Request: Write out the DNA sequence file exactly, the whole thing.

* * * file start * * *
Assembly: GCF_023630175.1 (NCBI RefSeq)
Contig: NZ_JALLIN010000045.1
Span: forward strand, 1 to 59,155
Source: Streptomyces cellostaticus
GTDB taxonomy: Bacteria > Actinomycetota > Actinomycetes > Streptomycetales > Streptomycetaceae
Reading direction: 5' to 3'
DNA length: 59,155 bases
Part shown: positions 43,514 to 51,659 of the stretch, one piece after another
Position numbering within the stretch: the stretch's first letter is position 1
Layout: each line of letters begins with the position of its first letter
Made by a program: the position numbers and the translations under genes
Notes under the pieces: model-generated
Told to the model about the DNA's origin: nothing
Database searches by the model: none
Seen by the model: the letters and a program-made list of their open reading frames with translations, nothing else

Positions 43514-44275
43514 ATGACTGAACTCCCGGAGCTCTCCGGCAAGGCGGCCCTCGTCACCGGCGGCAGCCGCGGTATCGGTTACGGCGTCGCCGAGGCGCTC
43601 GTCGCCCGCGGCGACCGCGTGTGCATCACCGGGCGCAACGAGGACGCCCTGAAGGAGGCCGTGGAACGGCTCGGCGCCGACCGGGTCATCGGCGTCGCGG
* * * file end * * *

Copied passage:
Assembly: GCF_023630175.1 (NCBI RefSeq)
Contig: NZ_JALLIN010000045.1
Span: forward strand, 1 to 59,155
Source: Streptomyces cellostaticus
GTDB taxonomy: Bacteria > Actinomycetota > Actinomycetes > Streptomycetales > Streptomycetaceae
Reading direction: 5' to 3'
DNA length: 59,155 bases
Part shown: positions 43,514 to 51,659 of the stretch, one piece after another
Position numbering within the stretch: the stretch's first letter is position 1
Layout: each line of letters begins with the position of its first letter
Made by a program: the position numbers and the translations under genes
Notes under the pieces: model-generated
Told to the model about the DNA's origin: nothing
Database searches by the model: none
Seen by the model: the letters and a program-made list of their open reading frames with translations, nothing else

Positions 43514-44275
43514 ATGACTGAACTCCCGGAGCTCTCCGGCAAGGCGGCCCTCGTCACCGGCGGCAGCCGCGGTATCGGTTACGGCGTCGCCGAGGCGCTC
43601 GTCGCCCGCGGCGACCGCGTGTGCATCACCGGGCGCAACGAGGACGCCCTGAAGGAGGCCGTGGAACGGCTCGGCGCCGACCGGGTCATCGGCGTCGCGG